16 Jan

Considered a polite response to a sneeze, the phrase “God bless you” is attributed to Pope Gregory the Great, who said it to people who sneezed during a bubonic plague. Aside from the idea of protecting against the spread of disease, “blessing” someone after they sneezed originated from the erroneous beliefs that the soul escapes the body during a sneeze and the heart momentarily stops as well. Therefore, saying “God bless you” was a way of welcoming the person back to life. Read more: Common Superstitions at - History of Superstitions - Woman's Day

This Sunday past, my message came from the book of Genesis chapter 12:1-3. Our church is in the middle of a eight to ten week examination of what the Bible teaches concerning evangelism, particularly what the Old Testament saints proclaim as the promise God made to them concerning a Savior. It is this promise, that I am convinced we are to be proclaiming to the world as fulfilled in Christ Jesus.

Even so, as I prepared the message last week, I was engaged by the little phrase in the text, “I will bless you”. So often in my life after someone sneezed, before I thought about it, I blessed them. Most of the time I end a conversation with that little phrase. Even so, as I consider my blessing of them now, I can hardly say that my blessing did them any good. The Lord’s blessing of Abram was not that sort of blessing. The Lord God brought Abram to a new land. He created for him a family and a heritage. The Lord God secured for Abram righteousness all due to his simple faith in the Lord’s promises. The Lord God really blessed Abram!

Reading the next phrases in Genesis should be convicting. In Abram’s case, God promised that he would be made a blessing, even to every family from earth, Abram would be a blessing. Abram’s new blessed nature was so distinctly connected with God that to curse this man was to incur the curse of God. To bless this man was to incur God’s good favor and blessing. This makes me think twice about flippantly promising blessing on someone merely for expelling air from their nostrils.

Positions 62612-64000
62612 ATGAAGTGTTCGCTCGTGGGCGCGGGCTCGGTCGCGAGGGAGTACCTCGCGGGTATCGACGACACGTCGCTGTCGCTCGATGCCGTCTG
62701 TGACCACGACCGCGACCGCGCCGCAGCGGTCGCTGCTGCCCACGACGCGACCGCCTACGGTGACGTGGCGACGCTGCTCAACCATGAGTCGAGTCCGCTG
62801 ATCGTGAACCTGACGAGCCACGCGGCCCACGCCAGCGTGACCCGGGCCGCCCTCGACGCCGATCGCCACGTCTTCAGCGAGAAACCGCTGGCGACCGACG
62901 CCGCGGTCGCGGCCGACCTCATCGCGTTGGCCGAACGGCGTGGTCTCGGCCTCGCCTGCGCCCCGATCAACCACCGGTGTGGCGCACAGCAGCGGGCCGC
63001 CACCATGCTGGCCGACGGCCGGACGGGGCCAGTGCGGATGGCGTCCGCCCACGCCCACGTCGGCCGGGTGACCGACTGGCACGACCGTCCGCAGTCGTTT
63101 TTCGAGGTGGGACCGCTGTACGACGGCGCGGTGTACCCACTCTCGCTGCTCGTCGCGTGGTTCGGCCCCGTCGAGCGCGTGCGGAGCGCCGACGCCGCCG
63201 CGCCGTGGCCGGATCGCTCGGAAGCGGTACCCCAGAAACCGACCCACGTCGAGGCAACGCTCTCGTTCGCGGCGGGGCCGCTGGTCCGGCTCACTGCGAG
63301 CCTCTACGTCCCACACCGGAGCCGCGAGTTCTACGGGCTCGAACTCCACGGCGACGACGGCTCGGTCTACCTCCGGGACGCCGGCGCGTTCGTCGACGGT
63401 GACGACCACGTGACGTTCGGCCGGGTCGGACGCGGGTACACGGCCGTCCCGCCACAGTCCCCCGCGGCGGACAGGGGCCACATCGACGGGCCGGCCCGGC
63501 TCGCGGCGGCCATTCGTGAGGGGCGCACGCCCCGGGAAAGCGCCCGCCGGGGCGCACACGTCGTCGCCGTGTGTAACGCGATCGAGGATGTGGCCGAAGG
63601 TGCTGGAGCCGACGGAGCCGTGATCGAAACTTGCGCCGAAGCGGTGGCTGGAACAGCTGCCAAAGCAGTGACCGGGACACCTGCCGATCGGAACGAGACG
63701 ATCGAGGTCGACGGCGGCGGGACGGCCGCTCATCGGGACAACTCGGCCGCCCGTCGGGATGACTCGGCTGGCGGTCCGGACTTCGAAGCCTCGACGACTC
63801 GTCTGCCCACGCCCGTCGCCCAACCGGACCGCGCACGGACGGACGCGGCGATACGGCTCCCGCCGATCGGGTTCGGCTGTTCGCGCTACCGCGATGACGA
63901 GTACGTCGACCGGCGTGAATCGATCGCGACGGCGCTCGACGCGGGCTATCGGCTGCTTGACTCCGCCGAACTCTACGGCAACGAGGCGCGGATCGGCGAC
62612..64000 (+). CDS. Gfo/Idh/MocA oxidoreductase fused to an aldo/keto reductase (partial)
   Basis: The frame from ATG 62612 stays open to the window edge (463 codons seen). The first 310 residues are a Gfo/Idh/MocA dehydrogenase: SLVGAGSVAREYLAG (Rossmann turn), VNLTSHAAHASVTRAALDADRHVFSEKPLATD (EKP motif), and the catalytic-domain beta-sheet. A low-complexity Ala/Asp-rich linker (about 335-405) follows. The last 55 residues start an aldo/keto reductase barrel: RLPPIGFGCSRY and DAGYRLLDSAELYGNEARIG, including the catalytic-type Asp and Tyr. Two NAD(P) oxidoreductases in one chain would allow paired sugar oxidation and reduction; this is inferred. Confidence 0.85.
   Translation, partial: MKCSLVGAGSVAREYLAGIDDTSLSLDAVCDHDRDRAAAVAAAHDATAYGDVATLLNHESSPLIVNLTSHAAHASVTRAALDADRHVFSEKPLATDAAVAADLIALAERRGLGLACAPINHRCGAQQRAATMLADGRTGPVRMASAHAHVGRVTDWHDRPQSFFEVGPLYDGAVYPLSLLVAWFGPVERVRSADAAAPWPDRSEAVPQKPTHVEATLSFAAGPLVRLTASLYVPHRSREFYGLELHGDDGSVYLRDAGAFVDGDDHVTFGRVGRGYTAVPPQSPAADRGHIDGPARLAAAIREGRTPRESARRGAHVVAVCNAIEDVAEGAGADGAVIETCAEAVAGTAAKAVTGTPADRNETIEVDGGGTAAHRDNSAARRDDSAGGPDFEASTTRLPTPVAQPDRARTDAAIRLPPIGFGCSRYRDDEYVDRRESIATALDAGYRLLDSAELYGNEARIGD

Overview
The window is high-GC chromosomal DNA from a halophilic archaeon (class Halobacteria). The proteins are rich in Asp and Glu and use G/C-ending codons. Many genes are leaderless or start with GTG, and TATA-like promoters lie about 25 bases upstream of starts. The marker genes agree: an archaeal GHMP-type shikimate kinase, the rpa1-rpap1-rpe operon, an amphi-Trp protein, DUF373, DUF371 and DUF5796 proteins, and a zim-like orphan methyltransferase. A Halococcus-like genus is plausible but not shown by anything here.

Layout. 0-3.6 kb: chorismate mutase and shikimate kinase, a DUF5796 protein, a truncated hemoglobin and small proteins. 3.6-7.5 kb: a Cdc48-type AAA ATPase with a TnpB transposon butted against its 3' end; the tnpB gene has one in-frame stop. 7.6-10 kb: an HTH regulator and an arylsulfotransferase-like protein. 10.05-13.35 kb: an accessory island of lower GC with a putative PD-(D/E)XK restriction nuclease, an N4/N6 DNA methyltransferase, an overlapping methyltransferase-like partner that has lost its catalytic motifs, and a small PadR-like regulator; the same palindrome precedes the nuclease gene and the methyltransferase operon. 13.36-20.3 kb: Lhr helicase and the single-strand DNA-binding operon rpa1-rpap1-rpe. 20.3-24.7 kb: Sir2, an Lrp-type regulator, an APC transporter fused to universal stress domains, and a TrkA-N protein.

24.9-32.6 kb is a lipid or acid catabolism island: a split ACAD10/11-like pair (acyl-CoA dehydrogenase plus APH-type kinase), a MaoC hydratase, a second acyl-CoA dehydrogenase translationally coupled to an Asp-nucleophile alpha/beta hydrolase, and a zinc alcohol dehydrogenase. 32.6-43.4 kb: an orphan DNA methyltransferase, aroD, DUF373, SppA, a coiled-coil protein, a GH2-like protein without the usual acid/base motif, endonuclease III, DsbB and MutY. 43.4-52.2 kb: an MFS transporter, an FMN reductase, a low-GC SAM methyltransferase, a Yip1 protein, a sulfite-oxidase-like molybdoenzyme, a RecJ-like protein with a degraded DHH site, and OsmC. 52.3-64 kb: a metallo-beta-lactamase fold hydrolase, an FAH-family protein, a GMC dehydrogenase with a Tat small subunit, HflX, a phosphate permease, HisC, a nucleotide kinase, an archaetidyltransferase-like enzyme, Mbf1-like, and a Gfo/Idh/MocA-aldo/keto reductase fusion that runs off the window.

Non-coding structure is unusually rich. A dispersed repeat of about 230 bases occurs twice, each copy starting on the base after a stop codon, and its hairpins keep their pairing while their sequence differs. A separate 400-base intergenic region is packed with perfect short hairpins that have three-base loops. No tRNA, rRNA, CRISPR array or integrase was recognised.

Further, since this is the nature of God’s relationship with Abram, a man held up as an model throughout the Scriptures as to how we can have a right relationship with God, perhaps we should examine how it is that God would bless Abram. Though God did certainly expand Abram’s possessions and influence, remember in his lifetime Abram did not own a single piece of his Promised Land save the cave in which he buried his wife. While God promised a great nation and even many, many children, such was only a hope so long as Abram had breath. He had only one of his eight children who actually was the son of the promise. Finally, though Abram was promised great blessings that all the earth then and now would praise, the most enduring thing Abram received was a covenantal promise and sign for his people.

You see the Lord called out to Abram and promised him great things once Abram stepped off the steppes of Haran and surrendered to following wherever the Lord would lead Him. Like a good shepherd, the Lord inspired in Abram faith that he was an awesome and wonderful God who would keep this promise. Abram responded in faith not to test God but so that the Lord could lead this wandering herdsman. The Lord God acted to keep his promises and bless Abram so as to prove He is capable of such kind, benevolent, and gentle leadership. Abram was made a blessing when through his life the world saw God’s true nature as a God who could lead those who trust his revealed promises.

So before the next time you utter blessings on someone take just a moment and examine your motives and your heart. Are you rightly seeking and offering God’s leadership in that person’s life, or are you promising that person will be healthy, wealthy, and wise? We have enough politicians, psychologists, and prosperity preachers who offer such messages. Make sure that what you proclaim with your mouth is substantiated by a life that testifies to the reality that the Lord can lead those who take him at his Word.

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Posted by on January 16, 2012 in Ministry of the Word, Shepherding


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